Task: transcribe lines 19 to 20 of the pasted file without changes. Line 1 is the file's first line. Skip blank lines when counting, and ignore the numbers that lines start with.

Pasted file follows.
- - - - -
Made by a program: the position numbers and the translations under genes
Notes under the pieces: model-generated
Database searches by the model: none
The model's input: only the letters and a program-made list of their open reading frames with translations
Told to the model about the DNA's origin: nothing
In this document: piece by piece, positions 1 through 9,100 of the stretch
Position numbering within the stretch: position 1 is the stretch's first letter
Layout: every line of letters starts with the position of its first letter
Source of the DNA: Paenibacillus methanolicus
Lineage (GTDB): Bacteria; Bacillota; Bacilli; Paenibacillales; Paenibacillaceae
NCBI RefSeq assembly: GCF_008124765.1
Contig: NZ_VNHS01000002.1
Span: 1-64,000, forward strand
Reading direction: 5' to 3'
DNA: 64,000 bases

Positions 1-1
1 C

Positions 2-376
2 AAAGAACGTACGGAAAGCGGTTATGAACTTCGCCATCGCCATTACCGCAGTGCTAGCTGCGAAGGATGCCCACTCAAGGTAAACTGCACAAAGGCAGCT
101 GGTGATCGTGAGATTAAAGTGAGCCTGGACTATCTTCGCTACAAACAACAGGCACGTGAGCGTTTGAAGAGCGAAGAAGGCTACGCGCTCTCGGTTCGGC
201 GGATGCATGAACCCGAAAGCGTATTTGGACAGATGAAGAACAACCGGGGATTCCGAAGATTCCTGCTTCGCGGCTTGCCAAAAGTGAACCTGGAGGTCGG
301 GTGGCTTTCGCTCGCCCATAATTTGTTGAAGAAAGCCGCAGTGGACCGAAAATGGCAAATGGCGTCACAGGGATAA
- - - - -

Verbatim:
2 AAAGAACGTACGGAAAGCGGTTATGAACTTCGCCATCGCCATTACCGCAGTGCTAGCTGCGAAGGATGCCCACTCAAGGTAAACTGCACAAAGGCAGCT
101 GGTGATCGTGAGATTAAAGTGAGCCTGGACTATCTTCGCTACAAACAACAGGCACGTGAGCGTTTGAAGAGCGAAGAAGGCTACGCGCTCTCGGTTCGGC